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Hoffmann, R. A wiki for the life sciences where authorship matters. Nature Genetics (2008)

A novel 2-aminomuconate deaminase in the nitrobenzene degradation pathway of Pseudomonas pseudoalcaligenes JS45.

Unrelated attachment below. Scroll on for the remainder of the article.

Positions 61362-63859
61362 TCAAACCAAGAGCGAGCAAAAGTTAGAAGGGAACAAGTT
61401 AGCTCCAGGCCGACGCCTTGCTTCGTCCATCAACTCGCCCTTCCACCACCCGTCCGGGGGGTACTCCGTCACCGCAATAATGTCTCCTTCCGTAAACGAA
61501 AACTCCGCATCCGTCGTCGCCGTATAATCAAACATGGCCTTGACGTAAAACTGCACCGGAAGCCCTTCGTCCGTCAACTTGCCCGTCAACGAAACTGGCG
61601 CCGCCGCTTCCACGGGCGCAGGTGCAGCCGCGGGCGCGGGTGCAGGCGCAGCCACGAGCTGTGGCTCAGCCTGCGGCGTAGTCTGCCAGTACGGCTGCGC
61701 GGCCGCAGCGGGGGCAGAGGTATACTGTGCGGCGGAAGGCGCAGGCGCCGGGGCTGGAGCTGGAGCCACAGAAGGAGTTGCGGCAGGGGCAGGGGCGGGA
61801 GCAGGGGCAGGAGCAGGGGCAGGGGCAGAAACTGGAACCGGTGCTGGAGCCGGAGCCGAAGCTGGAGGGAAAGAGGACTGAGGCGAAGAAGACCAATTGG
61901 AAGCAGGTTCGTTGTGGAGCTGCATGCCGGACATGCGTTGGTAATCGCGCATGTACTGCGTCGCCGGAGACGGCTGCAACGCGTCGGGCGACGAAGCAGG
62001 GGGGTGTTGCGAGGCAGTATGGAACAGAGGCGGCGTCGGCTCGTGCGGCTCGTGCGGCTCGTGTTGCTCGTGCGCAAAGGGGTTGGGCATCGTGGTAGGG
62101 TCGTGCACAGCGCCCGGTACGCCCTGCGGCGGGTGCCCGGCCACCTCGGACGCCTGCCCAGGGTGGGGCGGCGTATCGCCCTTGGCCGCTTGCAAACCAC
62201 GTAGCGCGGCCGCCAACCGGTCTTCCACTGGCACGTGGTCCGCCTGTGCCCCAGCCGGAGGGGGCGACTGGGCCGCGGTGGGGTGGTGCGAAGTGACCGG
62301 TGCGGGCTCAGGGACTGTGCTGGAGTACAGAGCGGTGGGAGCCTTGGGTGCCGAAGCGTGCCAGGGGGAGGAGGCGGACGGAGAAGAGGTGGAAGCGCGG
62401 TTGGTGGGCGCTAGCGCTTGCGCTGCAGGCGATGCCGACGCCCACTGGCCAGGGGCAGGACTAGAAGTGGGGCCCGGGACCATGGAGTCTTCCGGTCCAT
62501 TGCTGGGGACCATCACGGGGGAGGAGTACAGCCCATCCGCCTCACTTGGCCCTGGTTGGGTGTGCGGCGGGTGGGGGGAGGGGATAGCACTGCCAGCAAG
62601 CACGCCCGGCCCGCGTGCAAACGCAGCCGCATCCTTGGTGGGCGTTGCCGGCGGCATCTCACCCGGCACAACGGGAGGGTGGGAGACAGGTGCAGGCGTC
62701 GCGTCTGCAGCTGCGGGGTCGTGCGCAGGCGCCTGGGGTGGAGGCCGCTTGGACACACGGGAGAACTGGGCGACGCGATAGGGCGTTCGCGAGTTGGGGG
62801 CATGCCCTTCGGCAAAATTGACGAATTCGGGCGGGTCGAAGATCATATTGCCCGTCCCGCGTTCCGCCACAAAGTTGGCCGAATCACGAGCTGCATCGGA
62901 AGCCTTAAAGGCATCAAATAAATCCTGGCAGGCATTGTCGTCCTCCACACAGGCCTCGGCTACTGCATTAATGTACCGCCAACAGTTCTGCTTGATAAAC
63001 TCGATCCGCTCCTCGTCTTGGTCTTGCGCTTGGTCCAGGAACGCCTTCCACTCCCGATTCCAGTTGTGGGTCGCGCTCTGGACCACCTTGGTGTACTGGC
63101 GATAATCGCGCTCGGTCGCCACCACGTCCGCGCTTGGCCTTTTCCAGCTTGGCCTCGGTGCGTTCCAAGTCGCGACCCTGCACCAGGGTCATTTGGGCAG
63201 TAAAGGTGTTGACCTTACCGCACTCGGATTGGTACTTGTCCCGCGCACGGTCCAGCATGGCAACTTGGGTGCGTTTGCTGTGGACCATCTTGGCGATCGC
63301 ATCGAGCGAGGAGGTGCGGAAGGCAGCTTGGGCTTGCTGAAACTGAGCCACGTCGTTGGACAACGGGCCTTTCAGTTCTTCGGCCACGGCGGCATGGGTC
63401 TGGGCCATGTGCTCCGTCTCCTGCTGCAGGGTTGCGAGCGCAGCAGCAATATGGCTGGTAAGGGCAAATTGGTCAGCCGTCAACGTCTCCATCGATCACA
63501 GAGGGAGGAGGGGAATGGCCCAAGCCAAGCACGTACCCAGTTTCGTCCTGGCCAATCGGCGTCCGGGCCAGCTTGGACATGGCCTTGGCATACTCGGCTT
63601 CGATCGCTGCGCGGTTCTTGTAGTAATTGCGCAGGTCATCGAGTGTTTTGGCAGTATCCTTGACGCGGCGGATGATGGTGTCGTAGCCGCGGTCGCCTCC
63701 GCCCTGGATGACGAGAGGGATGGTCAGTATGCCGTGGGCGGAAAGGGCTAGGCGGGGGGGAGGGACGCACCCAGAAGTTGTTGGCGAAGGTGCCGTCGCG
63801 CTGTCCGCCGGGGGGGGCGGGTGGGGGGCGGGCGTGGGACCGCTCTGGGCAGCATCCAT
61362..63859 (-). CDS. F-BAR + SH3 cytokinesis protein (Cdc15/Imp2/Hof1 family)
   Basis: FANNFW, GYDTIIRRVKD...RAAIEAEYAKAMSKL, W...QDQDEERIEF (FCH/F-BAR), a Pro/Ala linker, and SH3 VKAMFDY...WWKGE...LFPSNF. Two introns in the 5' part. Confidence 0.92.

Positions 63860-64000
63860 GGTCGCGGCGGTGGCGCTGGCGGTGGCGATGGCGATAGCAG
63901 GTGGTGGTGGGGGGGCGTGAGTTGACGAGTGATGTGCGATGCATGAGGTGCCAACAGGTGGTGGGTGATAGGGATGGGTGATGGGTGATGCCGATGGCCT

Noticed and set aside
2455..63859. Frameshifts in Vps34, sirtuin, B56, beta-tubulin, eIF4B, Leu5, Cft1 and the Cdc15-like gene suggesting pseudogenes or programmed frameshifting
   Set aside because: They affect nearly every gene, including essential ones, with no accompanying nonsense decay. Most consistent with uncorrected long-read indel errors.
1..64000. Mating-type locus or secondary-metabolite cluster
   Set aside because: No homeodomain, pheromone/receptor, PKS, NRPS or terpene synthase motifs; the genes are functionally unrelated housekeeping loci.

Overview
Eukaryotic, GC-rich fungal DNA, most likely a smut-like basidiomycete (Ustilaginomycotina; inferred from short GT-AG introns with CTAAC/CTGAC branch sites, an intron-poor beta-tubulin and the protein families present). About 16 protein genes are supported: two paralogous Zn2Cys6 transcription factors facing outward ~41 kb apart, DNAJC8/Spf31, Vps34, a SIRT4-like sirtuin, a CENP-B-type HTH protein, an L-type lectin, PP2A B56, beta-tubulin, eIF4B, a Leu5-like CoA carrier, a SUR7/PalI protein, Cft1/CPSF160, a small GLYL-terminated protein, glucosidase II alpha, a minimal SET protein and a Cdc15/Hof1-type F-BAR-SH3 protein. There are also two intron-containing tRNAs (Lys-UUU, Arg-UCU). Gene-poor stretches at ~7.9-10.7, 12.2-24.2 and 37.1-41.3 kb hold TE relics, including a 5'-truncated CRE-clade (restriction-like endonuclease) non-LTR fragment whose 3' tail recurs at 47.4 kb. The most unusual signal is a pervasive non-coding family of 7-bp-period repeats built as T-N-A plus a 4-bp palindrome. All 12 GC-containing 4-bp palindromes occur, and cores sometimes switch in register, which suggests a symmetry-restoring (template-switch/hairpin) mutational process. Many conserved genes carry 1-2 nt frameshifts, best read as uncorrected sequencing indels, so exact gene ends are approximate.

2-Aminomuconate, an intermediate in the metabolism of tryptophan in mammals, is also an intermediate in the biodegradation of nitrobenzene by Pseudomonas pseudoalcaligenes JS45. Strain JS45 hydrolyzes 2-aminomuconate to 4-oxalocrotonic acid, with the release of ammonia, which serves as the nitrogen source for growth of the microorganism. As an initial step in studying the novel deamination mechanism, we report here the purification and some properties of 2-aminomuconate deaminase. The purified enzyme migrates as a single band with a molecular mass of 16.6 kDa in 15% polyacrylamide gel electrophoresis under denaturing conditions. The estimated molecular mass of the native enzyme was 100 kDa by gel filtration and 4 to 20% gradient nondenaturing polyacrylamide gel electrophoresis, suggesting that the enzyme consists of six identical subunits. The enzyme was stable at room temperature and exhibited optimal activity at pH 6. 6. The Km for 2-aminomuconate was approximately 67 microM, and the Vmax was 125 micromol x min(-1) x mg(-1). The N-terminal amino acid sequence of the enzyme did not show any significant similarity to any sequence in the databases. The purified enzyme converted 2-aminomuconate directly to 4-oxalocrotonate, rather than 2-hydroxymuconate, which suggests that the deamination was carried out via an imine intermediate.[1]


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